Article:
The Grilled Chicken Barbie was equally good. Not overcooked or overly seasoned. Not greasy, either, but a bit salty at 780 mg. Interestingly, it's a double chicken breast which is really two servings, so you can take half home for sandwich makings. It's around 350 calories but almost 800 mg of sodium (not a problem if you eat the correct portion size and only have half). The Atlantic Salmon comes in at 361 calories and only 115 mg of sodium and all the tasters liked this as well. It was cooked to perfection, being slightly pink in the middle. I will admit to being surprised that the fish was moist and flavorful and not salty at all. Any of the three – the steak, chicken Barbie or the salmon – would be a fine meal.

OK, there had to be some bad, right?

The tilapia dish that looked promising and came topped with a crabmeat stuffing. The tilapia was, much like the salmon, well cooked, flavorful and moist. The crabmeat topping was awful. Awful! The tilapia without the crabmeat would have been a great dish. This crabmeat goop may be, in fact, the worst meal we have ever tasted in a chain restaurant. The crabmeat was so salty that one taster said, "It burned my tongue - the first bite felt like I was getting a migraine. My temples throbbed." I have to agree. This was an amazingly bad recipe. Everything that I thought would be bad about my trip to Outback was in this crab topping.

Well, maybe not.

There is the choice of adding some sides to your steak or other main course. You can have a lobster tail, grilled shrimp or scallops. We asked the (very nice) waiter and you are allowed to order these without a main course, as we were thinking that ordering just these add-ons might be a good choice with a salad and a potato. You can order them alone, but don't. Just don't. Not with a steak and not without a steak. Not on a train, not on a plane. All three of these were not as bad as the crabmeat but they were close. Salty, dried out, flavorless and covered with grease was how these were described by tasters. Just terrible.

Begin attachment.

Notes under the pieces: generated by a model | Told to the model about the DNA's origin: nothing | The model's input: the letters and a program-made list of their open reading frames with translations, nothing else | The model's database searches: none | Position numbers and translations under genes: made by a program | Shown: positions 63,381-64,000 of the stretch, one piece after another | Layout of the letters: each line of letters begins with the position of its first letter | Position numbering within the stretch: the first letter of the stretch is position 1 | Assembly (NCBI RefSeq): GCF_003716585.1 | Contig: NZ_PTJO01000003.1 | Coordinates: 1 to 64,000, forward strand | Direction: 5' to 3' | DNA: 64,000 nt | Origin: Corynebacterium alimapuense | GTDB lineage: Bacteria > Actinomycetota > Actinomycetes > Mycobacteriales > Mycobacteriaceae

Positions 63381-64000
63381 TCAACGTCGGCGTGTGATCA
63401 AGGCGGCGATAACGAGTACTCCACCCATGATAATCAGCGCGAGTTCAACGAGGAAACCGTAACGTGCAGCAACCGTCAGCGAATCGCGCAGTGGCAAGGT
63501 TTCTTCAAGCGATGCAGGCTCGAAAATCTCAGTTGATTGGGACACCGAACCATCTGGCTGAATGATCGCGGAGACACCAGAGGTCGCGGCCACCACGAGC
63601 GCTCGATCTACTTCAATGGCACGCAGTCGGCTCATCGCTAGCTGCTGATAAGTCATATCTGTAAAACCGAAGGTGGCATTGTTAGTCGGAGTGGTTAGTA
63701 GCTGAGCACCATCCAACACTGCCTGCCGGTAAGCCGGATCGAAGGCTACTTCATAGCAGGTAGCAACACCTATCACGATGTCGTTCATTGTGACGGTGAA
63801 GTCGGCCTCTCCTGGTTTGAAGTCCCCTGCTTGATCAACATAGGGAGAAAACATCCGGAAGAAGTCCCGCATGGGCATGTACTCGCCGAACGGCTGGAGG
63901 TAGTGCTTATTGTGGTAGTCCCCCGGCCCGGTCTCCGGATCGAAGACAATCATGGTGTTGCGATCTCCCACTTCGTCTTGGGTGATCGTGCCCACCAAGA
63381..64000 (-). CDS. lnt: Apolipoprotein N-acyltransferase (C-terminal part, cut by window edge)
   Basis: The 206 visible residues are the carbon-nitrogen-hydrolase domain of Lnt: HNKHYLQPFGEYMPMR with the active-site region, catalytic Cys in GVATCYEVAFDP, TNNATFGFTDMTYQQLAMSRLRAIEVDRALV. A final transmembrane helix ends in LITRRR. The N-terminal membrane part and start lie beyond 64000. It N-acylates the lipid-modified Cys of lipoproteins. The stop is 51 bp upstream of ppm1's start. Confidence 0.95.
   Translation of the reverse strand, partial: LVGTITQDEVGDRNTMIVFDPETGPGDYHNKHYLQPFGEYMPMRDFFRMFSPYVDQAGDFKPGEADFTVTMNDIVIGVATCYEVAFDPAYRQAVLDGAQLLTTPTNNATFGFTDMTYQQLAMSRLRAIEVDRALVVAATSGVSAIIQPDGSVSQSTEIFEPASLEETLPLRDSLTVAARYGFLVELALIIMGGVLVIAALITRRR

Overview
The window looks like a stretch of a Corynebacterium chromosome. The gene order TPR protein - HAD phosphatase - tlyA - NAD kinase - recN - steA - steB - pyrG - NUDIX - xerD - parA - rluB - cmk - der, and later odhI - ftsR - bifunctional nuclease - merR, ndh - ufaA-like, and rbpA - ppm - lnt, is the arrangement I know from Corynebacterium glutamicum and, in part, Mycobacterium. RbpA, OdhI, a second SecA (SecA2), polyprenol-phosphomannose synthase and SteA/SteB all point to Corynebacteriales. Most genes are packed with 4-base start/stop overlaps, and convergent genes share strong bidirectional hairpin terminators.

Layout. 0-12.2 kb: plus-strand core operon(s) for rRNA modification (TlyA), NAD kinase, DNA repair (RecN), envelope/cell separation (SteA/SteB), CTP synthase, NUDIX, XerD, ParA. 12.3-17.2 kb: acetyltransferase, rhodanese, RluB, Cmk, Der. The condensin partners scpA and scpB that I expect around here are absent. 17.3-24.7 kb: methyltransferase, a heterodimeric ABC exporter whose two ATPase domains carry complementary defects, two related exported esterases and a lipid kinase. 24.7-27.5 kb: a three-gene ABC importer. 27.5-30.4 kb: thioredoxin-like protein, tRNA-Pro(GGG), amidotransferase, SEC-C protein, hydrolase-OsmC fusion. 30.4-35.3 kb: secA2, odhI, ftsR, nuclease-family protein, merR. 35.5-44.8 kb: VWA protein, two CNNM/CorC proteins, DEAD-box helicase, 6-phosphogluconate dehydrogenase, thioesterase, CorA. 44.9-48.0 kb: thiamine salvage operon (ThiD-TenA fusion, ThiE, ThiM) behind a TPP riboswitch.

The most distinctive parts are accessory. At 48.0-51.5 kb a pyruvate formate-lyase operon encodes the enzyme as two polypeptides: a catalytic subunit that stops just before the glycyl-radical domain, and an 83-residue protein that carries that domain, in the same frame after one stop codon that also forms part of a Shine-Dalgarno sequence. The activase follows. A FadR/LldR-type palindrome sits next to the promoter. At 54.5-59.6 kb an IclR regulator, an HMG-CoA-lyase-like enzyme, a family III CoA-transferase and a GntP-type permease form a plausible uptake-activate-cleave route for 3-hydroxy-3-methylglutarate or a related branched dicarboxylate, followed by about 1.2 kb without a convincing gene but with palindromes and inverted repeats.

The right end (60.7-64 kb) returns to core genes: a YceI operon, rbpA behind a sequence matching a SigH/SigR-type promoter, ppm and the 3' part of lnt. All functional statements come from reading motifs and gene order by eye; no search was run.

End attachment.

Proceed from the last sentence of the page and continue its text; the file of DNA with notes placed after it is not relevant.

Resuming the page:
I did promise you some good news in the end. (If you skipped forward you did miss the good review of the steak, chicken, salmon, potatoes and veggies.) By far the best of the menu is the Sweet Glazed Roasted Pork Tenderloin. This was a darn good dish (for a chain restaurant). The glaze was sweet and tangy and the pork was perfectly cooked. It was served with pretty awful gluey garlic mashed potatoes (get the baked sweet potato instead, which would be an excellent pairing). The steamed French green beans were good but make sure to ask for them without any butter, as they were way over sauced. Everyone agreed that this was one of the best dishes tasted in a chain restaurant (faint praise but there you have it).

Outback is like Jekyll and Hyde. Some pretty good dishes and some of the worst ever. Even so, I have to say I would go back. In spite of some of the awful crabmeat. Setting aside the greasy floor. Forget about the terrible seafood. All in all they have some good and fairly healthy choices.

Reviewed: June 25, 2010